In order to establish which treatment is best for you, the doctor will look at different factors such as which kind of cancer you have, what stage you're in, the size of the tumor, your age (and whether you have had your menopause) and your general health. These factors help make the right decision for your treatment. Depending on your situation, you may have one or several of the treatments available.
How is breast cancer treated?
Surgery: Most commonly patients start with surgery. There are two kinds of surgery for the breast and depending on size and position of the tumor you will be able to choose between either a lumpectomy or mastectomy. The lumpectomy preserves the breast and seeks to only remove the tumor. You will also receive radiotherapy afterwards in order to treat the rest of the breast. A mastectomy is more invasive and removes the breast, which might be necessary in some cases. Breast reconstruction is an option for women who prefer it. Usually the patient can choose the surgery they are more comfortable with, but in some cases, mastectomy is the only viable solution.
Chemotherapy: Chemotherapy may be used before surgery, since it can make the tumor smaller and easier to remove. It can also be used after surgery in order to decrease the chances of developing breast cancer again. The specific treatment necessary for you depends on whether you have had menopause, testing if chemo will work on you cells, the grade of your cancer cells and whether the cancer has spread to the lymph nodes.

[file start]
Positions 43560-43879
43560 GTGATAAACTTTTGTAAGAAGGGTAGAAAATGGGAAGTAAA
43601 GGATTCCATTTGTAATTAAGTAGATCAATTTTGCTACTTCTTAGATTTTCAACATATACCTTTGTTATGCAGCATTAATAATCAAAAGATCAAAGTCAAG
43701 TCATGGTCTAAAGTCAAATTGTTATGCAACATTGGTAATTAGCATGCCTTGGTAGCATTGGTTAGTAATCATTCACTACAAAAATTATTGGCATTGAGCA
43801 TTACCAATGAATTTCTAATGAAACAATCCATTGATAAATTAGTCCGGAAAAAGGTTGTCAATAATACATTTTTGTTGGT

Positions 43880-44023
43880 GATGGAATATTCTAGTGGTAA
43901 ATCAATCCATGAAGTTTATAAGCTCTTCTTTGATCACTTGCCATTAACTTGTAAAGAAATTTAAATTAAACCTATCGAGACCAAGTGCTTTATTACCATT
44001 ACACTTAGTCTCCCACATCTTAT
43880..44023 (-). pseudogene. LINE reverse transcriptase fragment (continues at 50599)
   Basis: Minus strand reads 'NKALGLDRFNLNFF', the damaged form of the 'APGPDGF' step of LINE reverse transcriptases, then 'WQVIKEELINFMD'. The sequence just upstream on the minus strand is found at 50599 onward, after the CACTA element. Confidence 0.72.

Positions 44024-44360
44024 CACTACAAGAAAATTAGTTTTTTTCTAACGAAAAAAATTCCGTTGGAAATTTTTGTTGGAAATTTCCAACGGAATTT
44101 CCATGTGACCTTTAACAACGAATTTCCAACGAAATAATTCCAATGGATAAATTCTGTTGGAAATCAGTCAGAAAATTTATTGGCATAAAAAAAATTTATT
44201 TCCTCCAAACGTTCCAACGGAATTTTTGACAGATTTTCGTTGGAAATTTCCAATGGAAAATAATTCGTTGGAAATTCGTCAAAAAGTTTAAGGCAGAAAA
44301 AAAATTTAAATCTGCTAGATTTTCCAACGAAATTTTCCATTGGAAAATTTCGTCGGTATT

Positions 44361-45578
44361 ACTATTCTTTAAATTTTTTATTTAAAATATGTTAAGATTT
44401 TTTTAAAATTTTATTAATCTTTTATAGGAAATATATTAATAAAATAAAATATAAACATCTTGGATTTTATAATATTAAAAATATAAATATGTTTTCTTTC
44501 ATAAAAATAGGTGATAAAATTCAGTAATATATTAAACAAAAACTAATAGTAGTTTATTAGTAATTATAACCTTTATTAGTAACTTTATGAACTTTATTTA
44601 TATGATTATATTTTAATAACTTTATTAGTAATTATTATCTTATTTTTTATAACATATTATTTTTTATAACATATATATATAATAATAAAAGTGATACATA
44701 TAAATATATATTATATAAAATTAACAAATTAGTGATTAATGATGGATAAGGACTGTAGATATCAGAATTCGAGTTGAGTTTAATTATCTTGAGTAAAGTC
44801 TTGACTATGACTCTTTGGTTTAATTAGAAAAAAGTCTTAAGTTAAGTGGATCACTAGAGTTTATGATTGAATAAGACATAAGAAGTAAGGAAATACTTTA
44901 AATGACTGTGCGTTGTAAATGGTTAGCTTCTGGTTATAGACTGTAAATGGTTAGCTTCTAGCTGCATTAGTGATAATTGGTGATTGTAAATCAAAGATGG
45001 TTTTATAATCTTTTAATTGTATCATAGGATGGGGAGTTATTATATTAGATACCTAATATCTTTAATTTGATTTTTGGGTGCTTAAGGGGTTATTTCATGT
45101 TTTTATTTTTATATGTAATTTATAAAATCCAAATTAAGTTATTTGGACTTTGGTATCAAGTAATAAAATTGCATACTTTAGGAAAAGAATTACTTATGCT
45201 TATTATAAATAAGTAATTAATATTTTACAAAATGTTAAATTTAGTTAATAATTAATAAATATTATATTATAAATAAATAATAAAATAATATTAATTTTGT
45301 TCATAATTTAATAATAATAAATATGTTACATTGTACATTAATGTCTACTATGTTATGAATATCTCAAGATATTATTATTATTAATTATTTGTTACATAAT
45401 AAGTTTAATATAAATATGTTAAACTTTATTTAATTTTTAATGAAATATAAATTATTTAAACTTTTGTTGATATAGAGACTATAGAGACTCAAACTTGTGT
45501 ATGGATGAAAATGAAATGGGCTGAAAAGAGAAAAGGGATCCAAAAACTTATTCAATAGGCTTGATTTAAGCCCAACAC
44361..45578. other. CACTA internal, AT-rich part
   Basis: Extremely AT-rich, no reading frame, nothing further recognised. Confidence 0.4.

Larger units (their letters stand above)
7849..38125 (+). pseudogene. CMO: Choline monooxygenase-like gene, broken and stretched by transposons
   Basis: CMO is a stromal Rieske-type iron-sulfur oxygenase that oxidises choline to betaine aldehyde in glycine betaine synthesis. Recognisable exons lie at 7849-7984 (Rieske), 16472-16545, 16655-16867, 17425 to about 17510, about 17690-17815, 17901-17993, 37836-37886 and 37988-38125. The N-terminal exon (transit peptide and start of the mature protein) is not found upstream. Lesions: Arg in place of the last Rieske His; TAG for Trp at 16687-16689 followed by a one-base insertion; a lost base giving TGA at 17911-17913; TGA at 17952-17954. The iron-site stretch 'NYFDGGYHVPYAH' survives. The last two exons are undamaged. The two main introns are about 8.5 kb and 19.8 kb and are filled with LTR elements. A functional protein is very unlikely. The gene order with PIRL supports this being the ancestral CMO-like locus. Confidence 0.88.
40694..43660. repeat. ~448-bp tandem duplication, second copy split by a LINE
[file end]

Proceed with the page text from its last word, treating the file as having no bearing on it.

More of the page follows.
Radiotherapy: This treatment is commonly used after a lumpectomy and seeks to destroy any remaining cancer cells. It furthermore reduces the chances of the cancer returning and sometimes is also used after a mastectomy. Radiotherapy is given in small doses, little by little. The body tissue cannot cope with the whole dose at once, so treatment is necessary over the course of a few weeks. There is no pain connected with radiotherapy, in fact you cannot feel anything at all.
Hormone therapy: Hormone therapy is used in combination with surgery. It is used the same way as chemotherapy, to shrink the size of the tumor before surgery. It may also be used after surgery, to decrease the chances of the cancer coming back. Hormone therapy differs from chemotherapy in that it is only used for patients with estrogen receptor positive breast cancer.
Biological therapy: Specific cancers grows when stimulated by a specific protein called HER2. These cancers are called HER2 positive. Biological therapy uses substances that change normal body processes and stop the effects of HER2, and helps the immune system kill cancer cells. This treatment is offered to patients with high levels of HER2, usually after chemotherapy.
After finishing your treatment you will have to go for check ups for at least five years including getting yearly mammograms. The check ups may continue up to 10 years and are important in order to ensure that you are not having new symptoms.
Source: Cancer Research UK